Ink Advantage doubles page counts at half the price

Tarsus says HP’s Ink Advantage allows for double the printing at a cheaper ink cartridge price.

The ink versus toner debate has been raging for as long as these two printer technologies have been available.

But, with HP’s recent launch of its ‘Ink Advantage’ campaign – a new design philosophy that covers both the printer and the ink cartridge’s design and manufacture – the ink side of the table just got a serious boost in the value proposition stakes.

“Before, a very basic printer might have cost an end-user R700 and black and colour cartridges around R600 each,” explains Anne-Marie Warren, HP IPG business unit manager at Tarsus Technologies.

“With HP’s new Ink Advantage range users can pick a new printer for a slightly higher starting price of about R699, but can cash in on cheaper ink cartridges that are likely to cost R150 each,” she says.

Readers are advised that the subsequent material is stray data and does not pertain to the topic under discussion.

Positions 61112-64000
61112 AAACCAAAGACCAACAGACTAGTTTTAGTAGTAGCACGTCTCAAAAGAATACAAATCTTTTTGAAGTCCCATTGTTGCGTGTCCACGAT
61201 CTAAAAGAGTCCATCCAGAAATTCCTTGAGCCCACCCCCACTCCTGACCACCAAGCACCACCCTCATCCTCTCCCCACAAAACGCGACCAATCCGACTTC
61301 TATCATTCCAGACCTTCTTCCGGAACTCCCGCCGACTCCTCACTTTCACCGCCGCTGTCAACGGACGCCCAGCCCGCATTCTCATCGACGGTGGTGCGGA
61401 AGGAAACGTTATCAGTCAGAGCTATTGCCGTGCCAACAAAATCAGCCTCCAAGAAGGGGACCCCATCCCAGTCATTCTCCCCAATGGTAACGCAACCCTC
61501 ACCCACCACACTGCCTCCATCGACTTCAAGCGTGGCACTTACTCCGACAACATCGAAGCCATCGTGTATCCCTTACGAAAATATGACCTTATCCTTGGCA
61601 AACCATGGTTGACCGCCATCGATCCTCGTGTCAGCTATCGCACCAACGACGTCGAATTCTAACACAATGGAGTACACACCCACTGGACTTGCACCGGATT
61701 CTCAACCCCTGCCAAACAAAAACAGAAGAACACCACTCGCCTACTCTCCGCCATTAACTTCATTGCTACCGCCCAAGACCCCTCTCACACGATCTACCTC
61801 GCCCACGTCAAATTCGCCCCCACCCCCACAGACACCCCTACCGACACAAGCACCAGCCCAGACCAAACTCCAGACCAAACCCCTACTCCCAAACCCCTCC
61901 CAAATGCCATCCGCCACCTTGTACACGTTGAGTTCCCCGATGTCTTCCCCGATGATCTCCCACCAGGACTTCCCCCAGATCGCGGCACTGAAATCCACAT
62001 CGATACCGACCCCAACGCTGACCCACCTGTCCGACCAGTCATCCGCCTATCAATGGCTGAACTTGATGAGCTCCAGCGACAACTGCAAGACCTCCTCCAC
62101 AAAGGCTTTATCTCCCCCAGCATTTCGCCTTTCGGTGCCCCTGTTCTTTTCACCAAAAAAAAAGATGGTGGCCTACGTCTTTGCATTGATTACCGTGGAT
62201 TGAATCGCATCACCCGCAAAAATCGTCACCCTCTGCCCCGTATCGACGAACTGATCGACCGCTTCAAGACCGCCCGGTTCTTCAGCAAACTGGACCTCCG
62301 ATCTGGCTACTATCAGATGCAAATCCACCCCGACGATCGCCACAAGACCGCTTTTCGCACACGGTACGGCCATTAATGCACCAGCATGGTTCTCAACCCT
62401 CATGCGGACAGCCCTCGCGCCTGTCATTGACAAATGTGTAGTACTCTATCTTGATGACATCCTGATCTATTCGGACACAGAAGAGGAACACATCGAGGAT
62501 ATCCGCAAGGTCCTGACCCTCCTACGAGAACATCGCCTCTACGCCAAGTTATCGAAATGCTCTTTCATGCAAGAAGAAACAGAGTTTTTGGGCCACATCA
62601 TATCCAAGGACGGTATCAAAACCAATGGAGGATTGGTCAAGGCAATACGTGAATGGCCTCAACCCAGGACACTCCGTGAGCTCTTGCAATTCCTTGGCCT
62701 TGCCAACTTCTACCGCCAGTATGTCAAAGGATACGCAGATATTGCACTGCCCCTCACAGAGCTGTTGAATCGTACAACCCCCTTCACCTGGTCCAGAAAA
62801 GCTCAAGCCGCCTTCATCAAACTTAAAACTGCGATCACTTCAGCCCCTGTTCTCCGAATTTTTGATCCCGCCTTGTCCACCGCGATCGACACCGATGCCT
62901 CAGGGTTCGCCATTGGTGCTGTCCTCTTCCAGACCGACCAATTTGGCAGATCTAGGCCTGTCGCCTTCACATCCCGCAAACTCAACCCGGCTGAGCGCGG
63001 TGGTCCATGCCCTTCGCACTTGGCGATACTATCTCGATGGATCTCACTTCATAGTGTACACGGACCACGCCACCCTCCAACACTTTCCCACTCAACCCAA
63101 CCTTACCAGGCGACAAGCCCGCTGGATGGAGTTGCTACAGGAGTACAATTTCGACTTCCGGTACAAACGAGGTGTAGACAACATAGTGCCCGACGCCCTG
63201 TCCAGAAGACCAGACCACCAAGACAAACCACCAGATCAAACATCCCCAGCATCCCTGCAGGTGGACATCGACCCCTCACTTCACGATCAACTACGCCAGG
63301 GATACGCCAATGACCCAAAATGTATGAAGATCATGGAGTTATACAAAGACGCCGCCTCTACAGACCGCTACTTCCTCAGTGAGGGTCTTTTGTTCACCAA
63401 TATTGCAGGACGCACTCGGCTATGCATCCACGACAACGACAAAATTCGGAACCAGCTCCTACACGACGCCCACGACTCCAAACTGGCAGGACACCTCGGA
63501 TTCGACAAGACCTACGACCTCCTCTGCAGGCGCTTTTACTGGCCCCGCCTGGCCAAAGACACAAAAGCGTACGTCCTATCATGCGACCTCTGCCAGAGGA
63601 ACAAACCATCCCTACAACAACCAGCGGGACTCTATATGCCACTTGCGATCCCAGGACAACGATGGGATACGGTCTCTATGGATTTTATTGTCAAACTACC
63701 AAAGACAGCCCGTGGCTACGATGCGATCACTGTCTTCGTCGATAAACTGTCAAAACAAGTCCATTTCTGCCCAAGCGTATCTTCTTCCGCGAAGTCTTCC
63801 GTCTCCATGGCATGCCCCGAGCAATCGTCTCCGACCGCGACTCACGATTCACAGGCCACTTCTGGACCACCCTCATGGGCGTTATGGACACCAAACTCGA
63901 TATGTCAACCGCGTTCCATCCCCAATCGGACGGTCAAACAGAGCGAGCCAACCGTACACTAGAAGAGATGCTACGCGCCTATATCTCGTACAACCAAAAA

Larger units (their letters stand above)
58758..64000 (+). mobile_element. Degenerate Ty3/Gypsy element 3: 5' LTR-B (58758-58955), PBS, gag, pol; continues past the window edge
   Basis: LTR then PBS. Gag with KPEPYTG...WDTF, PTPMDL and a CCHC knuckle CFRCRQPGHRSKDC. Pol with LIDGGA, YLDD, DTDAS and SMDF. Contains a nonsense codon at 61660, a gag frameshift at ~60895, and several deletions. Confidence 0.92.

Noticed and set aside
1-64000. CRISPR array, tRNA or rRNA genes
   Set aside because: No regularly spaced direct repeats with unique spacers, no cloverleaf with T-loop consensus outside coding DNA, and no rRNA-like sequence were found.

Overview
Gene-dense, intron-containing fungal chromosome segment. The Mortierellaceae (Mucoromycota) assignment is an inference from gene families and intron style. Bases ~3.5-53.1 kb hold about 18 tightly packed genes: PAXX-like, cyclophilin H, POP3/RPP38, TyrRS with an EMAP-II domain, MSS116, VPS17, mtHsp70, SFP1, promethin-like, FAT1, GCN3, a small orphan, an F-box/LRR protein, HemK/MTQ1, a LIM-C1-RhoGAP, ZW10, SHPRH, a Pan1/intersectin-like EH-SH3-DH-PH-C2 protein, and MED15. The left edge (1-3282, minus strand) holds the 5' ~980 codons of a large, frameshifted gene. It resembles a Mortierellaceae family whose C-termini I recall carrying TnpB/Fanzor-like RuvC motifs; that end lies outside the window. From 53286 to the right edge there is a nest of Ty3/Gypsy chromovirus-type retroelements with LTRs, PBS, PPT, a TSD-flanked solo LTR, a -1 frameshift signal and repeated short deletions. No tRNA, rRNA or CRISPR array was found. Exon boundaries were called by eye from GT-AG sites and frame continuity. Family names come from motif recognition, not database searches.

And as one could imagine, the effects over the long-term are astounding.

“The deal is sweetened even further due to the fact that a set of Ink Advantage cartridges can print up to 600 pages – roughly double the number that non-Ink Advantage cartridges are likely to yield.

“Double the yield at half the cost? Sounds too good to be true right?” she asks.

Well, Warren says that right now these printers are aimed at micro-business and home users, since they aren’t yet geared up for the reliability and load requirements of most business users.

“But that doesn’t mean they’re completely inapplicable in the business space,” she says.

“More and more employees telecommute, or work from a home office for some of their work-day. There’s no reason Ink Advantage should not be a player in the business space to some extent,” she says.

Warren says that resellers should either enquire directly about which models of HP printers are designed using this new philosophy, or look out for the ‘Ink Advantage’ branding on the printers’ packaging.

“We’re excited about the potential for this new product line and believe it will fare extremely well over the coming months,” she concludes.



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